Stop the press: Meghan Markle has reportedly deleted her Twitter, Facebook and Instagram accounts. The fact that every tiny moment of her life will continue be documented for public consumption is beside the point.
OK, so who needs to take a selfie when the world’s lenses are constantly in your grill and what’s the point in updating your face book account with “H and me done a walkabout lol” when it’s the main item on the six o’clock news? Nevertheless, I feel sorry for her because although she will probably get an official “approved” Twitter account, operated by staff who never drink and tweet, she is letting go of the only form of mass communication that she herself can control.
Imagine how infuriating it must be to be in the public eye and not be able to refute some stupid tabloid story with a swift “b*****ks” sent out to the world via Twitter with the simple press of a button.
Just think how frustrated you’d be if you’d worked as hard as Meghan clearly has on that yoga bod and you couldn’t post a bikini-clad “flying tortoise” pose on your Instagram. I’d be livid – I’d probably give up the yoga and be a shapeless sack within months.
Obviously security must be a huge concern – but imagine if you “weren’t really allowed” to upload a selection of cute Corgi pics after a visit to your fiancé’s Nana, nor able to report to your umpteen thousand followers that certain visiting dignitaries are “a bit of a knob”.
This is why I could never be a princess. Apart from the fact that my knees are physically incapable of curtseying without firing off a volley of clicks that would have the entire palace diving for cover, I wouldn’t relinquish my social media accounts for anyone, not even Hazza – and I love Hazza.
It won’t be him, of course, who has asked his beloved to do this. Harry strikes me as a pro-Facebook livin’-it-large kind of guy; I bet his phone is chocka with pictures of him and his pals drinking goldfish bowls at Mahiki (a Chelsea nightclub where, apparently, his Highness once licked the table clean after spilling a £50 cocktail on it – a fact, if true, I find endearing, being a cheapskate drunk myself).
It must be Palace protocol that has demanded the deletion of the accounts because, for some reason, as soon as a young woman is adopted into the royal household, there are certain rules she must instantly follow.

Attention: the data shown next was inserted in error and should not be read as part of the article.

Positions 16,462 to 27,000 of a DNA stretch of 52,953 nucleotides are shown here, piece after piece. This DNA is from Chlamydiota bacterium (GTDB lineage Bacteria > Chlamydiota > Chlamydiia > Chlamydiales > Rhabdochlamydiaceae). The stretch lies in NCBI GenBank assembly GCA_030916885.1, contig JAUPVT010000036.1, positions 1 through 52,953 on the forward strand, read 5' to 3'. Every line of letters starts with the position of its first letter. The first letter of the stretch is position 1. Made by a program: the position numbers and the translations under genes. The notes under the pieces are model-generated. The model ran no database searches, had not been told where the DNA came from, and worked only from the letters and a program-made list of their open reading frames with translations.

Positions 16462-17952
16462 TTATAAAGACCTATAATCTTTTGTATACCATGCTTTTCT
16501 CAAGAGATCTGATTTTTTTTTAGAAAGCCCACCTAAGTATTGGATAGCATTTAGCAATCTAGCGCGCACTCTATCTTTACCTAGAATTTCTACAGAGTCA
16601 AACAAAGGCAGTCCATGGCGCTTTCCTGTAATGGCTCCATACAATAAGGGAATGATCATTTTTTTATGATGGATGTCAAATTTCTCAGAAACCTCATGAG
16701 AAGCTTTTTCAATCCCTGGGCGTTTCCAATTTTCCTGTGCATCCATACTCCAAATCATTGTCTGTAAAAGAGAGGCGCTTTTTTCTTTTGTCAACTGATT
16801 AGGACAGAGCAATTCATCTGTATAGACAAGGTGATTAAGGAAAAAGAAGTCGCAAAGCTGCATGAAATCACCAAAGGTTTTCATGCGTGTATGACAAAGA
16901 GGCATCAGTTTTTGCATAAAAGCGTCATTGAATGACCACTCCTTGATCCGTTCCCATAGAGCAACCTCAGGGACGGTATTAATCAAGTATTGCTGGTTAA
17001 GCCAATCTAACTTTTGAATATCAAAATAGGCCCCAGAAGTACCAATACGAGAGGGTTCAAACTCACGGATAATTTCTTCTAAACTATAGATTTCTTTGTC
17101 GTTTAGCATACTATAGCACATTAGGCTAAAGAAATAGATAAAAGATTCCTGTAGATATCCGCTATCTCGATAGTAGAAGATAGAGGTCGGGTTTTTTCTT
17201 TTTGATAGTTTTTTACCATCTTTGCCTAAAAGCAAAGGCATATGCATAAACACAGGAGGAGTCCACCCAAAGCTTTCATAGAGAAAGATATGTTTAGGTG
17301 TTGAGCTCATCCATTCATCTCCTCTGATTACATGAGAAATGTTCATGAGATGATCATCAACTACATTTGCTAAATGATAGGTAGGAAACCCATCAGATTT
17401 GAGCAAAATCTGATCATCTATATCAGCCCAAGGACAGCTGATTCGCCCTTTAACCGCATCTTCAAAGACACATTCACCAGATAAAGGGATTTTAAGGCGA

For starters, she must always wear a pair of ugly shoes. These will be made from real leather and have a sensible low heel – they will be horrible, but supportive of one’s arch and discouraging of one’s varicose vein. There is a reason why the Queen hasn’t got great big bulgy blue lumps up the backs of her legs and that’s because she has worn hideous shoes for her whole life (shoes which apparently get broken in by a “same-sized minion” first).
The newbie royal must also start collecting hideous coats. Most of us only have to buy a new coat once every five or 10 years; in fact, the next coat I buy will probably “see me out”. The princess in the public eye, on the other hand, can’t keep wearing the same skanky leopard skin from the charity shop or that orange Marks & Sparks number she got in the sale. She has to buy an assortment of good quality British-made coats that will withstand the scrutiny of the fussiest Daily Mail reader. These will include something in camel – a colour which only suits a camel – an itchy tweed number that will give her a rash around the back of her neck, a blue one, a red one (so that the papers can write the headline “Lady in Red”) and a black one for posh funerals.
None of these coats will suit her and they will all make her look 20 years older than she is: see Kate for proof.
Which brings me to the hats: the final indignity of marrying the Queen’s grandson is that it automatically subjects you to hat-wearing for the rest of your life. As soon as that ring is on your finger, you are at the mercy of the “hat people”, all of whom are mad and have just the one intention – to make you look as mad as they are.
One of the biggest drawbacks of being a female royal must be putting on a hat and not laughing until you wet yourself to the point of having to change your tights. For this alone I would demand to keep at least one of my social media accounts, just so that I could publicly say “Sorry about the hat”.